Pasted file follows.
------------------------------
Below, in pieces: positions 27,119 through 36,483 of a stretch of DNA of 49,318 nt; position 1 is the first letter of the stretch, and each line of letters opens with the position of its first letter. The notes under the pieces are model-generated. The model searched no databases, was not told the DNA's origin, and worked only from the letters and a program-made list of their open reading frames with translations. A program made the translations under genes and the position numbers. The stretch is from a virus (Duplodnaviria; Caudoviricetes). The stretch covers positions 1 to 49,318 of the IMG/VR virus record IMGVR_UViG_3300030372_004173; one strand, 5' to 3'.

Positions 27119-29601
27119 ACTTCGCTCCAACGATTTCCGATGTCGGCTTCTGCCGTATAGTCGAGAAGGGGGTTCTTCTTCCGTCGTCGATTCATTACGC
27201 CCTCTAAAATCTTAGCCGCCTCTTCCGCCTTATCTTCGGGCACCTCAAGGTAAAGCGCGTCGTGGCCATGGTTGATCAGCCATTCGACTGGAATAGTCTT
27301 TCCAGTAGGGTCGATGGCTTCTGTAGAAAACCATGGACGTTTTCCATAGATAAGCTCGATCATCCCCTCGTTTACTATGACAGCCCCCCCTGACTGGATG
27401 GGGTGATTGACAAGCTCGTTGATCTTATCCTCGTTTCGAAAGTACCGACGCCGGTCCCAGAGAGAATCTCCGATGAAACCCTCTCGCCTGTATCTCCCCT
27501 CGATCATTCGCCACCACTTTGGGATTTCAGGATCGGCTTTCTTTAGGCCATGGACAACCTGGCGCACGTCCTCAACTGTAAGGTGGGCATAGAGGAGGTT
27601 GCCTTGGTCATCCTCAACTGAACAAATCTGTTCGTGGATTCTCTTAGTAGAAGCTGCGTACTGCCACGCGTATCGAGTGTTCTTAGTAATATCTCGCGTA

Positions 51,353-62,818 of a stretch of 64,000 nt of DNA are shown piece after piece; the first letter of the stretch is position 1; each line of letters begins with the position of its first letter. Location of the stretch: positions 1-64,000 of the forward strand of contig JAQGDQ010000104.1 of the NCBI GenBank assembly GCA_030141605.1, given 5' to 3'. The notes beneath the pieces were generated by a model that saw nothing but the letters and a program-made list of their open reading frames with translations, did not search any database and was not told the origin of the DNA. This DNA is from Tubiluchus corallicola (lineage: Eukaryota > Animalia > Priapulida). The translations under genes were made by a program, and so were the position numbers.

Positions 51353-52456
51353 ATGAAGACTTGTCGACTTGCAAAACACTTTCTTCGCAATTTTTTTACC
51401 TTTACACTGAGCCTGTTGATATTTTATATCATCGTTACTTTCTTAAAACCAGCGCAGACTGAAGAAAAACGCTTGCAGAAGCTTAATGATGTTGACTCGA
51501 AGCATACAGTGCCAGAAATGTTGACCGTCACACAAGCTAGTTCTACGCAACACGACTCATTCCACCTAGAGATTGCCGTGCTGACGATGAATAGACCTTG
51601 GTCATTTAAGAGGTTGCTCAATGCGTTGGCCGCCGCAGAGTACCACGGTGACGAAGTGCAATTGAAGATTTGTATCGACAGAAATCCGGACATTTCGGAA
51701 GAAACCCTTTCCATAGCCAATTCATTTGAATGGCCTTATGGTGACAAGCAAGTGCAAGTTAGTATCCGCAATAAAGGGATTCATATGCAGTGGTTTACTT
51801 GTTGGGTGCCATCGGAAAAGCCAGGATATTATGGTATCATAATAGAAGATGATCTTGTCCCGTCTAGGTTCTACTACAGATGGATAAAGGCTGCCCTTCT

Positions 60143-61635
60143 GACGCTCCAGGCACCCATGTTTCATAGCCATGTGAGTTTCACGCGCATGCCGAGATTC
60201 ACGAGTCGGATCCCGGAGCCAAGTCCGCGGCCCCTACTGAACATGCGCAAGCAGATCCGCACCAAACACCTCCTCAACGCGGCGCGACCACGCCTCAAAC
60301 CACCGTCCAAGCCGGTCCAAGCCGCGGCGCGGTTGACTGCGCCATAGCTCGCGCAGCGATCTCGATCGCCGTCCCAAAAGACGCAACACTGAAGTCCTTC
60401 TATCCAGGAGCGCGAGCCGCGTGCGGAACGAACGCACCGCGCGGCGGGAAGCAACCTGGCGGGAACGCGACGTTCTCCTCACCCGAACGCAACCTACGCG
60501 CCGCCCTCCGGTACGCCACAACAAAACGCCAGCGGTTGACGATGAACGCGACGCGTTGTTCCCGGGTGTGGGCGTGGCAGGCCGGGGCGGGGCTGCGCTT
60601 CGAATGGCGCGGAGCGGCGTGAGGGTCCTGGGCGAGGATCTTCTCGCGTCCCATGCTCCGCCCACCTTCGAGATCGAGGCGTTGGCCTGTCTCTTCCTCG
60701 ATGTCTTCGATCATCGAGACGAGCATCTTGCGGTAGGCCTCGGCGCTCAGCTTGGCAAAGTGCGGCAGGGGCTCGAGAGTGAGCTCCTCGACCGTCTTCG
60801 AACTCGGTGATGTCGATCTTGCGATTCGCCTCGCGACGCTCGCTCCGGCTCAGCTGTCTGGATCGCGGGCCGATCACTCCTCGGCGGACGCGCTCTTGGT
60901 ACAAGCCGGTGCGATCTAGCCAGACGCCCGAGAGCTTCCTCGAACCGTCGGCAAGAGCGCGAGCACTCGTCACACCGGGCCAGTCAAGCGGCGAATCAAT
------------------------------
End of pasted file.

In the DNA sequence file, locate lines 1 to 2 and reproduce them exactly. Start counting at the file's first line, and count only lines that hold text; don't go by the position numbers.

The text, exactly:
Below, in pieces: positions 27,119 through 36,483 of a stretch of DNA of 49,318 nt; position 1 is the first letter of the stretch, and each line of letters opens with the position of its first letter. The notes under the pieces are model-generated. The model searched no databases, was not told the DNA's origin, and worked only from the letters and a program-made list of their open reading frames with translations. A program made the translations under genes and the position numbers. The stretch is from a virus (Duplodnaviria; Caudoviricetes). The stretch covers positions 1 to 49,318 of the IMG/VR virus record IMGVR_UViG_3300030372_004173; one strand, 5' to 3'.

Positions 27119-29601